Right Decision for Charles Matthews

Charles Matthews decided to return to school for his redshirt junior season at the University of Michigan on Wednesday. This, in my opinion, was the best choice he could’ve made for himself.

Don’t get me wrong, Matthews had a solid season with the Wolverines in 2017-18. But I don’t think he was ready to make the jump to the pros. Neither did the NBA or pro scouts as he wasn’t invited to the NBA Combine held a couple of weeks ago. He was projected to go undrafted in most mock drafts and was a late second round choice, at best, in some mocks.

First off, I think it was a wise choice for Matthews to return because he needs more seasoning along with more than just one solid season of college hoops to solidify himself as an NBA draft prospect.

Matthews started off his college career as a highly touted recruit out of Chicago as a lengthy, athletic swing-man. He chose the Kentucky Wildcats as his first team and averaged 1.7 points per game in just over 10 minutes a game as a freshman for John Calipari’s squad. After his first year, he decided to transfer to U of M and sat out the 2016-2017 season.

In his first season for John Beilein and the Wolverines, Matthews showed why he was the 42nd best recruit by ESPN in the class of 2015. He averaged 13 PPG, 5.5 rebounds per game, 2.4 assists per game and shot 49.5% from the field in 2017-18. He was second on the team in points and rebounds behind Moe Wagner (who could be a late first round, early second round draft selection in this years draft) and second in minutes played behind Muhammad-Ali Abdur-Rahkman.

He also was crucial to Michigan’s run to the championship game in the NCAA tournament. He bested some season averages in the tourney by averaging 14.8 PPG, 6.1 RPG and shooting over 50% from the field.

But for all the positives Matthews had, there was a negative to accompany it.

His shooting (although he had a solid field goal percentage) was horrendous. He shot 31.8% from behind the 3-point line in the regular season and 55.8% from the free throw line. Those percentages actually got worse during the NCAA tournament as he shot 21% (4-19) from behind the line and 54.2% (13-24) from the charity stripe. Those are numbers that would not bode well in today’s NBA for a 6’6 shooting guard/small forward.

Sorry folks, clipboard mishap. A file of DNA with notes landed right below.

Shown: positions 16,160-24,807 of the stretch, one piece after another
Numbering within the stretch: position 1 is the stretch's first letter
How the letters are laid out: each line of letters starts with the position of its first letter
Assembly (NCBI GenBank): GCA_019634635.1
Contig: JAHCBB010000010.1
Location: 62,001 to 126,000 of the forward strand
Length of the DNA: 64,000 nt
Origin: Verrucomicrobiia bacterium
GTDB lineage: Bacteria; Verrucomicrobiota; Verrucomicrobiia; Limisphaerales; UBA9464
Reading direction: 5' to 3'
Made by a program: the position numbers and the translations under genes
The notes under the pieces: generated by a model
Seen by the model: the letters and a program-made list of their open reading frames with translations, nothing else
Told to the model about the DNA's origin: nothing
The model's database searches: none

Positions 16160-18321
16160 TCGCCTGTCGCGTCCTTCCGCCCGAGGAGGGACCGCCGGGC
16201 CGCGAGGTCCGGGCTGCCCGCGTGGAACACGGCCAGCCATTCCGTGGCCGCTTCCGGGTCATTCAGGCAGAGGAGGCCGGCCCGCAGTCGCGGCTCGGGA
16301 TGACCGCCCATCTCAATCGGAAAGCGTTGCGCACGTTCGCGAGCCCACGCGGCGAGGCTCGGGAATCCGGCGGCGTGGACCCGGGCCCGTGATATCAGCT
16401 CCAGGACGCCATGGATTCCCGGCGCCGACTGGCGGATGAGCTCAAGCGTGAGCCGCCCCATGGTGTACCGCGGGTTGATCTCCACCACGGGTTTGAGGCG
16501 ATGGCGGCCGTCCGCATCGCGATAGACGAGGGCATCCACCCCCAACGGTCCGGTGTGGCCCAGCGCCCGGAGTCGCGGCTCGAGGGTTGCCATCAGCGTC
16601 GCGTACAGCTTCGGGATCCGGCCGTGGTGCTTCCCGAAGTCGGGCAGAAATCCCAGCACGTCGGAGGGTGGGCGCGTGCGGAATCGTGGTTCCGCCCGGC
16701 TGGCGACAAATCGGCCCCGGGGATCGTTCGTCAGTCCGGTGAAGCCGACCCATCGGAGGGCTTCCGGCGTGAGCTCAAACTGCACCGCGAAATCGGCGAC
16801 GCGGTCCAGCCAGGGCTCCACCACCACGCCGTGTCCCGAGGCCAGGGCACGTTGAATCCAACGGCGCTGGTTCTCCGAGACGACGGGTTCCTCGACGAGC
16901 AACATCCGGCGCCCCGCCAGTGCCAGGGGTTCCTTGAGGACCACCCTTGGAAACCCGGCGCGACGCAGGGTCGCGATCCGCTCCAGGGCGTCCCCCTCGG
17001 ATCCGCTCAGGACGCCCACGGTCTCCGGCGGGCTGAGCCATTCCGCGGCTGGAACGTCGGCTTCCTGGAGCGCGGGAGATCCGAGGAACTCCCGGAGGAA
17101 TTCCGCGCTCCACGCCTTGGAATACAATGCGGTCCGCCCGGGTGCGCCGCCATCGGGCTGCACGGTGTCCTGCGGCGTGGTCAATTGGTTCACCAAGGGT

He is also not the best passer or decision maker out there and doesn’t have the best court vision. He only averaged 2.4 APG during the regular season and had only 7 assists in 6 games in the tournament. Another year of college basketball could allow him to hone this skill before he goes pro.

While most top end players are “one and dones” in today’s world of college basketball, that was just not in the cards for Matthews. After barely playing for Calipari as a freshman at Kentucky, he transferred to Ann Arbor to get more playing time and hone/improve his skills, and he did just that.

He had solid stats during his first year as a Wolverine and with Wagner leaving for the NBA and the graduation of seniors Abdur-Rahkman and Duncan Robinson, I believe this could be Matthews’ team next season. He, along with Zavier Simpson, should be the leaders for this U of M squad for 2018-19.

Those two, along with the development of young players like Jordan Poole and Isaiah Livers, and a strong incoming recruiting class, that includes 4 star forward Ignas Brazdeikis out of Canada, could lead this Michigan team to heights they haven’t seen since 1989 when they last won a national championship.

Returning to school for Matthews allows him another year to grow both mentally and physically. While he stands 6’6, he only weighs around 200 pounds. Another year of college will allow him to get stronger and be able to bang with bigger bodies that come with playing in the NBA.

It will also allow him to try to improve his shooting stroke. He has no problem getting to the rim and scoring, but he also needs to develop a mid-range and outside shooting touch if he wants to make it at the next level. And while getting to the rim is nice, converting and-one’s after a foul is even nicer.

I believe, in the long run, Matthews will appreciate his decision to return to the maize and blue. Coach Beilein is a fantastic coach and will do all in his power to help him reach his ultimate potential, not only as a player but as a person as well. I think after another solid campaign in college, Matthews could become a late first rounder/early second rounder if he progresses well enough over the course of next season.

So overall, I think it was probably an easy choice for Matthews to make. While it may be his dream to one day play in the NBA, I think he realized that this year was not for him. It’s a stacked draft and he has many weaknesses that he can improve on with another year of college hoops. He was a good player this year but I think can become a great player next year.

Welcome back and good luck, Charles.

 

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